Many progressives and pundits over the past few weeks have opined that Grimes should kickstart her lagging campaign by finally making health care reform a major issue, pointing out that McConnell wants to repeal the law and take away the coverage of the large majority of the over 500,000 Kentuckians through Kynect. To that point, one can argue this strategy would help her most in the region of Kentucky where she seems most vulnerable: deep in Appalachia, where Kentucky has seen the most dramatic decrease in the uninsured rate because of health care reform. Democratic Sen. Mark Pryor of Arkansas — the only state to reduce its uninsured rate more than Kentucky — has begun flipping the script in his race by defending the law in campaign ads, while the “repeal Obamacare” mantra among Republican candidates and outside conservative groups has suddenly died down to a whisper. Even McConnell has stopped pushing the repeal message aggressively of late, instructing fellow Republican senators not to emphasize repeal when they travel home to meet with constituents this month.
Despite the merit of these points, the most obvious reason why Grimes — who does actually support keeping and fixing the ACA, albeit quietly — has not done so is that President Obama is absolutely toxic in most of the areas she believes she needs to gain support. Facing an opponent with a tremendous amount of money ready to morph her into Obama, Grimes is afraid any embrace of health care reform will only make their job easier. After all, with so many swing voters already confused about what Kynect really is — and McConnell trying to take advantage of that confusion by suggesting the parts of reform Kentuckians like could survive the repeal of the ACA — his job is already halfway complete.
But here lies the main difficultly of Grimes suddenly putting the issue at the front of her campaign and TV ads: Overcoming years of attacks on the law to clearly define its benefits and the negative ramifications of taking it away will take much more than a month of TV ads and stump speeches. This would be like beginning your doctoral dissertation the night before it is due. If Democrats truly wanted to stop playing defense and start playing offense on this issue, this should have been started a long time ago with a concerted effort that involved more than Beshear making appearances on cable news to tout its success in Kentucky.
In fact, many Democrats have actually enabled confusion over the law. Last month, I asked Democratic House Speaker Greg Stumbo if Obama deserved any credit for the 500,000 Kentuckians now insured through Kynect.
“I think they should be grateful for Gov. Beshear mainly,” said Stumbo. “You know, we call it Beshearcare. Because, to me, what Obama messed up in Washington, that mess up there is Obamacare … (Beshear’s) version of the Affordable Care Act is a little bit different, I think, than what Obama does up in Washington. Obama makes a mess out of everything. Gov. Beshear, to his credit, has extended benefits to 500,000 working Kentuckians and elderly Kentuckians who never had coverage before, so he should be credited for that.”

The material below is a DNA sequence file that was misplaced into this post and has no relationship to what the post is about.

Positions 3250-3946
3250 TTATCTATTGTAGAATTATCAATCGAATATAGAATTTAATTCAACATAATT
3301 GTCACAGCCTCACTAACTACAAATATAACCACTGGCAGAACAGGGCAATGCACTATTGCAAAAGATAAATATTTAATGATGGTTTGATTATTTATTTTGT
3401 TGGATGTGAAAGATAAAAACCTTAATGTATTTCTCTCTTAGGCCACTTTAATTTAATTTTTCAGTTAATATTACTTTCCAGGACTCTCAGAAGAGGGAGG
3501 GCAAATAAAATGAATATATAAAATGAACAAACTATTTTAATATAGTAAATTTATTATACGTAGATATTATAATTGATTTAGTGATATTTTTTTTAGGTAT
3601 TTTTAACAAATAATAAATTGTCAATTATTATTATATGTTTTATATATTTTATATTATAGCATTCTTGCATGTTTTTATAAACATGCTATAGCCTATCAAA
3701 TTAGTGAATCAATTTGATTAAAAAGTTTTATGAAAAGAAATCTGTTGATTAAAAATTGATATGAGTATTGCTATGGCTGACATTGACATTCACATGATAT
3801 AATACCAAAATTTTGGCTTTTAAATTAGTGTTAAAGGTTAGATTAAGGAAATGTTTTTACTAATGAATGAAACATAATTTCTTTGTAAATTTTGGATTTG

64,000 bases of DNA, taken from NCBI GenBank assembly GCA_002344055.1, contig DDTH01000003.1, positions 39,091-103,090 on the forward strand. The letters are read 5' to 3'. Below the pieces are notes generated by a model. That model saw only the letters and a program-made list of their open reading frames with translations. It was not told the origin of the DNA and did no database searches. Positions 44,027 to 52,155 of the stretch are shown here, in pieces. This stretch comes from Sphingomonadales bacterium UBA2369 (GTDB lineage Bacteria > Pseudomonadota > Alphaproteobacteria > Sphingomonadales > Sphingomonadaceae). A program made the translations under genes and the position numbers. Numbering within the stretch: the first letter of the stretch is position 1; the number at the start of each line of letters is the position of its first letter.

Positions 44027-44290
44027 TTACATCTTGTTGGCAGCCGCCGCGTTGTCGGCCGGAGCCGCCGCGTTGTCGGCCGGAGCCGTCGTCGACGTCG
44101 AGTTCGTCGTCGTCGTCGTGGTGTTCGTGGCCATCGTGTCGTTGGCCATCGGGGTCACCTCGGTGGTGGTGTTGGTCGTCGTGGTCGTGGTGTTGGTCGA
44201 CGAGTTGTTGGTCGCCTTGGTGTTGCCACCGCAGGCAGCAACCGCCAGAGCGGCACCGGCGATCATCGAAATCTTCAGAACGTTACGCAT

This “Beshearcare” rebranding — also pushed by Beshear’s KDP — might make sense if you’re thinking in the short-term. Wanting to win key state House races this year that will determine the chamber’s majority, they want people to think Democrats are for the “Beshearcare” they like but against the “Obamacare” and president they hate. The problem is that back in the real world, these two are the exact same thing. If you support Kynect, you support Obamacare by default, which millions of dollars of GOP ads will point out.
This strategy of bashing Obama to save yourself may be a “safe” way to inoculate in the short-term — see the anti-Obama campaigns of Beshear and Jack Conway in 2011, and everything involving coal among most Kentucky Democrats — but in the long term it likely ruins the brand of being a “Democrat” in this state. Try as they might to trash Obama and say he’s something different, voters in the ballot box still see the same “D” next to his name and theirs’. Plenty of Democrats have actual real disagreements with Obama on policy, but this manufactured stiff-arming of the ACA only serves to poison the well even further on a revolutionary health care reform that could be their shining accomplishment to show off to voters.
So even if Grimes shocks everyone by shifting strategy to aggressively embrace health care reform — more than just a few lines out of a stump speech or one debate answer — there is a pretty good argument that it is too little, too late. And while Grimes’ campaign could take a lot of the blame for this lost opportunity, there’s plenty of blame to go around among Kentucky Democrats.